In the novel I was conjuring as I went up to school and back, I was working with a creature called a vardøger, a Norwegian idea of a premonition, a future version of yourself doing what you will do, some way off.
I'd found these vardøger in the most 21st-century way. I needed a not-quite doppelgänger—an other that invoked alternatives and untaken options, or selves that were just up ahead—for the book I was spelunking, and so I typed up exactly that search. Not only did the algorithm present me with this Scandinavian solution, the earliest explanation I read of this phenomenon was also uncannily close to what I was making my character go through. Imagine you are waiting for somebody to come home. You hear them come through the gate; you hear them walk up the stairs. Then they are not there. But ten minutes later, you hear the same sequence of sounds—and there they are, coming in through the door.
A vardøger: not quite a double, but an anticipative self.
Embret Mo once told how he saw his mother's vardøger when he was a boy.
At the time, they were living on a cotter's farm in the township of Herad. A little way up on the hillside lay a sawmill. His father was the foreman there. It was not very far to walk and his mother would usually go up there during the day with his father's food.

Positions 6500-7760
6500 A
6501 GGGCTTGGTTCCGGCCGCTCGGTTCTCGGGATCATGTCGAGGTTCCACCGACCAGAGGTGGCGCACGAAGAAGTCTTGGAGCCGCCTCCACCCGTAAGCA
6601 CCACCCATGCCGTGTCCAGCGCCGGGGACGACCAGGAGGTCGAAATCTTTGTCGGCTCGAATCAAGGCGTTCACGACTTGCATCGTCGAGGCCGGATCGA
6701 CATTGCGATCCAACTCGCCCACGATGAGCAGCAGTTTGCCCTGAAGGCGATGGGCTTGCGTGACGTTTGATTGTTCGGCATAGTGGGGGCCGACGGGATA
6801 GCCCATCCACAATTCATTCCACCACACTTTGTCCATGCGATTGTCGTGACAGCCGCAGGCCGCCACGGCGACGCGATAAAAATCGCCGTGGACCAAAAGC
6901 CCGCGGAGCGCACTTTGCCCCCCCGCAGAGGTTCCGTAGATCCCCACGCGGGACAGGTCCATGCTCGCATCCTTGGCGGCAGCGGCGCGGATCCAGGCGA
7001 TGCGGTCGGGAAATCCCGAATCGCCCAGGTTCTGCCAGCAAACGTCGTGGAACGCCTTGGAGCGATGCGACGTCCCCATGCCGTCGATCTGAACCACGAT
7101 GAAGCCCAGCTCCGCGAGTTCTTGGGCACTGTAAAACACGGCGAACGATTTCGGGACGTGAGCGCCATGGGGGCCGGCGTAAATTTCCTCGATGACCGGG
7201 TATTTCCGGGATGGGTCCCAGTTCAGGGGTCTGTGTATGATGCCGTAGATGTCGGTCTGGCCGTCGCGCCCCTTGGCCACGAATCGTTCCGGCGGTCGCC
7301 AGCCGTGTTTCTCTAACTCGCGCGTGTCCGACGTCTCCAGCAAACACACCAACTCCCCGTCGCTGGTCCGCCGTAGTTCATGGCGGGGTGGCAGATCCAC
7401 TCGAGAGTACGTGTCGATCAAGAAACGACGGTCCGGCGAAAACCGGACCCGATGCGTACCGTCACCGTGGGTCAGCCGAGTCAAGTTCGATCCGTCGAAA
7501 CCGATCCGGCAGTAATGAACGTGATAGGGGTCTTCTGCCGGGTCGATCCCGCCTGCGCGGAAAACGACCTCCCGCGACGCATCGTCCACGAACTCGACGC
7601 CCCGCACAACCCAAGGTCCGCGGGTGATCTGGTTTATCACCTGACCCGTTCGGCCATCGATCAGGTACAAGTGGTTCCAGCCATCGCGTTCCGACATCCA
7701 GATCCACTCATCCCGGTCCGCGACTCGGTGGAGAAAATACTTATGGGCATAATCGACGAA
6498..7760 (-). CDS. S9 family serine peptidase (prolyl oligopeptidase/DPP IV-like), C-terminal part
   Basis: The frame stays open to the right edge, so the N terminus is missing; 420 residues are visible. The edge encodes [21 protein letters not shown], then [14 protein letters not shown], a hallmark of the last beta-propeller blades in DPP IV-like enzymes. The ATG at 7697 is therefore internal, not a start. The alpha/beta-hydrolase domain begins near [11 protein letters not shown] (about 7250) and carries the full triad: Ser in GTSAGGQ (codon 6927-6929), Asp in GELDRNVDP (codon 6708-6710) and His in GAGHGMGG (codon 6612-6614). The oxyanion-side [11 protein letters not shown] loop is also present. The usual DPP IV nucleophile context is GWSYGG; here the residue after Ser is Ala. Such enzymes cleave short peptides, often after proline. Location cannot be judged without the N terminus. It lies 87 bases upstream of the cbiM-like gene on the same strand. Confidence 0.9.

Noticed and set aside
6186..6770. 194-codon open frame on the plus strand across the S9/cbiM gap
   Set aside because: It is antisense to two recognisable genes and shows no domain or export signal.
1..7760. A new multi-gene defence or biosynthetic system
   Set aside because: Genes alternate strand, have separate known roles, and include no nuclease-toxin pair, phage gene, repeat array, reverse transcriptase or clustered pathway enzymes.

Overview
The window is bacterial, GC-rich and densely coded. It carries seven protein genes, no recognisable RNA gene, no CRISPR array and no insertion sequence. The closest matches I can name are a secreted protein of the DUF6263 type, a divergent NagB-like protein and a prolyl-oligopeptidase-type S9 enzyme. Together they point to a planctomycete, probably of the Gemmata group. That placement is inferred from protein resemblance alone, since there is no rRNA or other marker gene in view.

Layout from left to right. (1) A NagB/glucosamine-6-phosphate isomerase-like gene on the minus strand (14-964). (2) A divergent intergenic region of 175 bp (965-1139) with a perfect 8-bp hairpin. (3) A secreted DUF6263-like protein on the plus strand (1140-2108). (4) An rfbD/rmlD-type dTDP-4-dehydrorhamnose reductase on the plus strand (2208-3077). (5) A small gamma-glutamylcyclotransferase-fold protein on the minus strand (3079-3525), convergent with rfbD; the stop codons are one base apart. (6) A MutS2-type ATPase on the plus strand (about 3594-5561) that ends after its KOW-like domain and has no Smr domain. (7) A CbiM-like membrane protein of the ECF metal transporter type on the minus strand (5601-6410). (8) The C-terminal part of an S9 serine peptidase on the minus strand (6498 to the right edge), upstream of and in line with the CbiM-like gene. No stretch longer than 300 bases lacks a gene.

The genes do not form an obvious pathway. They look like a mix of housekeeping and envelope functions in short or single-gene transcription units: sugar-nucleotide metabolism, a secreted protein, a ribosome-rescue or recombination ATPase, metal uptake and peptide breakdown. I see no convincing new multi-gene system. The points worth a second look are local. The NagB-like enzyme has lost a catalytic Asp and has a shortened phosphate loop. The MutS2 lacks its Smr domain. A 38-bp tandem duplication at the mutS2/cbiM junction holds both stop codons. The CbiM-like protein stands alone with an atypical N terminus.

One day when she had gone to the mill, Embret stood by the window waiting for her. Suddenly he saw her walking down the hillside. He thought that she was coming back a bit early; he had not expected her quite yet. But he stood there and watched her getting closer. She had a wooden container in one hand. Walking along the path to the house, she passed right by the window where he was standing and turned into the entryway. He heard her enter and take hold of the door handle. Then it became quiet. He waited for a while, but she did not come. He went out to look for her but she was not there. He thought it was strange that he could not find her. She could not just have vanished into thin air. He searched and called for her but to no avail. So he went inside again and stood by the window. Then he saw her up on the hillside, as she had been the first time. She was walking down with a wooden container in her hand. Now he really got confused. How she could just be coming back now was more than he could understand. He stood there and stared at her as she came down the hill again, walked past the window, and turned into the entryway. But this time she came inside.
"What happened to you a little while ago, Mother?" he said.
"A little while ago?"
"Yes, you came into the entryway, and then you just disappeared!"
"I haven't been in the entryway until now. I just came down from the saw mill, you know."
So he told her the whole thing.
"Oh, you have seen my vardøger," she said.
- Reimund Kvideland & Henning Sehmsdorf, Scandinavian Folk Belief and Legend